Micro adjustments in PCW for effective personal change

After 40 years of exploring personal development, I have come to a number of conclusions about which ingredients best facilitate effective personal change. Its taken a great deal of time in training’s and working with literally thousands of clients to figure out what works best and I come to the conclusion that “less is more”

Working conversationally

Members of the public respond very differently to practice partners in personal change trainings. After many decades of exploring personal change approaches I am totally convinced that the most effective methods include a great deal of psycho education when working with clients and steer clear of jargon and clunky techniques.

Yes, some techniques can be useful BUT often a practitioner simply rolls out a series of exercises with little or no thought about the client’s responses. This can happen with many approaches including NLP. Worse still are when the practitioner without even seeing the client has pre decided on a series of questions that they will use in the session. This is in my view not only ineffective but also highly lazy as it means the practitioner doesn’t have to even bother engaging with the client.

The most effective approaches in my view are where the practitioner talks directly to the client in a human being to human being manner, devoid of any hierarchical status. As Frank Farrelly would say

“Throw away your professional dignity in the service of the client”

In recent years many approaches have been heralded as “the latest breakthrough in communication” and mostly under analysis these are simply repackaged ideas. There are endless “new books” proclaiming the “3 methods for personal change” or “the X secrets for personal growth” – there’s always a number and in my experience a dumbed down set of instructions on”what to do with the client”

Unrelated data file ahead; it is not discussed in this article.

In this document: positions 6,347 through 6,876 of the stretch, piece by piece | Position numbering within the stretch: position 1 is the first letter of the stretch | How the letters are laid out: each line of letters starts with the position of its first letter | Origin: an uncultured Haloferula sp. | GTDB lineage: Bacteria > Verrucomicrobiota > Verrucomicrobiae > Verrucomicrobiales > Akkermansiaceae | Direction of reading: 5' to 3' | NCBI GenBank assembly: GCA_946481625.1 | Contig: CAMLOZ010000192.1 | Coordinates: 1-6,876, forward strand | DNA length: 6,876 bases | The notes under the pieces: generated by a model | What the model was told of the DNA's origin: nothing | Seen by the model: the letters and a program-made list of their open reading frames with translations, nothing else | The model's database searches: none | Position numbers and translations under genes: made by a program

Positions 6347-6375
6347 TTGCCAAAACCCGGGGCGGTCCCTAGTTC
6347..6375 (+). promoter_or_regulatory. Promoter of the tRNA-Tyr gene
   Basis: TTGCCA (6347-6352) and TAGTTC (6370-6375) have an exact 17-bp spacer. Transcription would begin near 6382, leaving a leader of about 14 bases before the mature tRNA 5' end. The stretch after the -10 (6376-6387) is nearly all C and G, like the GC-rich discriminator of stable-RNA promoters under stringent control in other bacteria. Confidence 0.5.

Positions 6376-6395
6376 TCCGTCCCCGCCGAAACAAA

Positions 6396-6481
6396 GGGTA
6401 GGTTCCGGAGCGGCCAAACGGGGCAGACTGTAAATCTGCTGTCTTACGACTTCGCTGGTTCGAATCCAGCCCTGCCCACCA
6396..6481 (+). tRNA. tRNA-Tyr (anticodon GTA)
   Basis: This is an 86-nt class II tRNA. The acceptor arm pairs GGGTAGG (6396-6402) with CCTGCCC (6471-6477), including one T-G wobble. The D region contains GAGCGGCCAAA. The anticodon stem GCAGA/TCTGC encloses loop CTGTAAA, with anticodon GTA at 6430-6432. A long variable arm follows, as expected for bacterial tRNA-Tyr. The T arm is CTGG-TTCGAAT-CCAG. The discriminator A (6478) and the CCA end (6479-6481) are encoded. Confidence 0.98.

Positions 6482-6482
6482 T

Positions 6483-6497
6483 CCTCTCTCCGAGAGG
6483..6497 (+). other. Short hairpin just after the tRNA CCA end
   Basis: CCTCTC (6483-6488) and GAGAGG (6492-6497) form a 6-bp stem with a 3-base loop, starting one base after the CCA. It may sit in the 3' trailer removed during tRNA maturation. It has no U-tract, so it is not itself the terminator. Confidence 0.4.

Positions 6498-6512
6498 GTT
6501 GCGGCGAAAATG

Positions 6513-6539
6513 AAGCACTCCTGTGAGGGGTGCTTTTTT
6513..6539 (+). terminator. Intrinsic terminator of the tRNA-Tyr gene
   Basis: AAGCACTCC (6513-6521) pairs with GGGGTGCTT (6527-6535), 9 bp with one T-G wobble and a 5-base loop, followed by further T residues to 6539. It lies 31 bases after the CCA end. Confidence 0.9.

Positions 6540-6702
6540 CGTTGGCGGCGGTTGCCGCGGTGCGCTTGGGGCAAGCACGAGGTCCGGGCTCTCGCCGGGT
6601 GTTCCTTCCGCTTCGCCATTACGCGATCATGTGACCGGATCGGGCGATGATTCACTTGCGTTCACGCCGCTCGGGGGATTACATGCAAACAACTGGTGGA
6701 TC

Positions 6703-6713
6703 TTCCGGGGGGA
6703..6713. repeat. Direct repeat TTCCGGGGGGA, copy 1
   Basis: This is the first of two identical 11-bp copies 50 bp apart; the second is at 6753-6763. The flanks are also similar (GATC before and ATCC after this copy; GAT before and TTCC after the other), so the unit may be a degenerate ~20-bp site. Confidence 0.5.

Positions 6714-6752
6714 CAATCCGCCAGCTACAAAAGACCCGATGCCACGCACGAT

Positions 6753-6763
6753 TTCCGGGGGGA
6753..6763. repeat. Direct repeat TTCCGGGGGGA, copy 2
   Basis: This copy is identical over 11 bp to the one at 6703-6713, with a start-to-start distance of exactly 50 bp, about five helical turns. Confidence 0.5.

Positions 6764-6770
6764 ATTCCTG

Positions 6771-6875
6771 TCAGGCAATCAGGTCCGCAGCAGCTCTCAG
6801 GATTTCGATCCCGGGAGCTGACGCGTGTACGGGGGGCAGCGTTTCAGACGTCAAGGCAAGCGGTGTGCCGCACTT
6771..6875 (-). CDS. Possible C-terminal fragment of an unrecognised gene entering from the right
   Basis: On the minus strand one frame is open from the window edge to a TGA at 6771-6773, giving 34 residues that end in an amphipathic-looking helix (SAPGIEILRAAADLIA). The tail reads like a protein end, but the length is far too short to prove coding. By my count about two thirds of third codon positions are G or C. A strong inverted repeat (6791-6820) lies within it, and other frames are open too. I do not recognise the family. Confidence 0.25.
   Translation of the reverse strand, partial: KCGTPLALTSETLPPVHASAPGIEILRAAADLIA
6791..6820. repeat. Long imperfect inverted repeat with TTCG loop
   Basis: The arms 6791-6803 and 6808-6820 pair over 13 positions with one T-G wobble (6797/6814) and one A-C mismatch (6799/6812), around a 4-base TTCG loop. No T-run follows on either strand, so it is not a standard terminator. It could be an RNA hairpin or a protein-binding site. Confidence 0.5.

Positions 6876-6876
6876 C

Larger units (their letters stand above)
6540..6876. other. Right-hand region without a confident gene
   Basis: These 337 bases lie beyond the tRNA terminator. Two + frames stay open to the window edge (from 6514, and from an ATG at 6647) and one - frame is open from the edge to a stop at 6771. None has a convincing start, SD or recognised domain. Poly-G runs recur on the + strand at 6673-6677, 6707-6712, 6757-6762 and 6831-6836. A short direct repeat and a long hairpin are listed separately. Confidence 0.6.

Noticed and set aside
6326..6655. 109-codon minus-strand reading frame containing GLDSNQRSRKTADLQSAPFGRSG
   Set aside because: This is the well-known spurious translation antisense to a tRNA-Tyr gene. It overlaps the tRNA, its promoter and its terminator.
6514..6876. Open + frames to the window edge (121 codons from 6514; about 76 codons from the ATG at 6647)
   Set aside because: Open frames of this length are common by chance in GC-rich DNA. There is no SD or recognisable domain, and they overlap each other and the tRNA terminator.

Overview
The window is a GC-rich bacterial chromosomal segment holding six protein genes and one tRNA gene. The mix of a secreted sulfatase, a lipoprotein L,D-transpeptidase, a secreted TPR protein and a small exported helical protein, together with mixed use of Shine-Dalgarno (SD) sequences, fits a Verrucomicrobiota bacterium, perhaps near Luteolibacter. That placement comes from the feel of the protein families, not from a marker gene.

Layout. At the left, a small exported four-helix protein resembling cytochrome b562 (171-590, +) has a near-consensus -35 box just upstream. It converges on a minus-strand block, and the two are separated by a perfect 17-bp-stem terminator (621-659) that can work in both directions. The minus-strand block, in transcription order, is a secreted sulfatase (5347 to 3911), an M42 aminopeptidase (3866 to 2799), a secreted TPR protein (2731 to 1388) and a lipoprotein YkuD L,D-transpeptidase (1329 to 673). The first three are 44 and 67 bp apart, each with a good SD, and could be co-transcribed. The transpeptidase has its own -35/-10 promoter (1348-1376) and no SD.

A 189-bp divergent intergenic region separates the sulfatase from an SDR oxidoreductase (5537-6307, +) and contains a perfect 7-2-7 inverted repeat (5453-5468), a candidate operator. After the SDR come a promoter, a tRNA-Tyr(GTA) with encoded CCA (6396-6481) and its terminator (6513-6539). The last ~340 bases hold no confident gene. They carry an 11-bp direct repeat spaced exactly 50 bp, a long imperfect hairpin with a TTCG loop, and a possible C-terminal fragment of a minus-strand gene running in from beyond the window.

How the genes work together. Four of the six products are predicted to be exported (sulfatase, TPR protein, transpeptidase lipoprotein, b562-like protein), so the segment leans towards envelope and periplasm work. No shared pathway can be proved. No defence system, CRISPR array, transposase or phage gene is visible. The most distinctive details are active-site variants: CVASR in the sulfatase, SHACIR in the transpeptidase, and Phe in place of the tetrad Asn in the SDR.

Over the years I’ve seen all manner of approaches come and go including tapping, analyzing and many other well intentioned methods. Most are in my view very odd and often require the client to go on a training course to understand the practitioner’s instructions! I admit there’s a fan base for trying not to influence the client, insist everything is about “past blockages” and other such stuff which I find pretty odd. Ultimately the client will be the judge of what is helpful. You can have all the academic studies and motivational self help books but I like to see real life case studies where there is measurable noticeable change.

All my experience suggests that those practitioners with a good sense of humour and an ability to pay attention mostly provide the most effective practical help to those they are working with. Often practitioners have their heads so full of workshop info that they miss the elusive obvious which is usually what is most needed in a client session.

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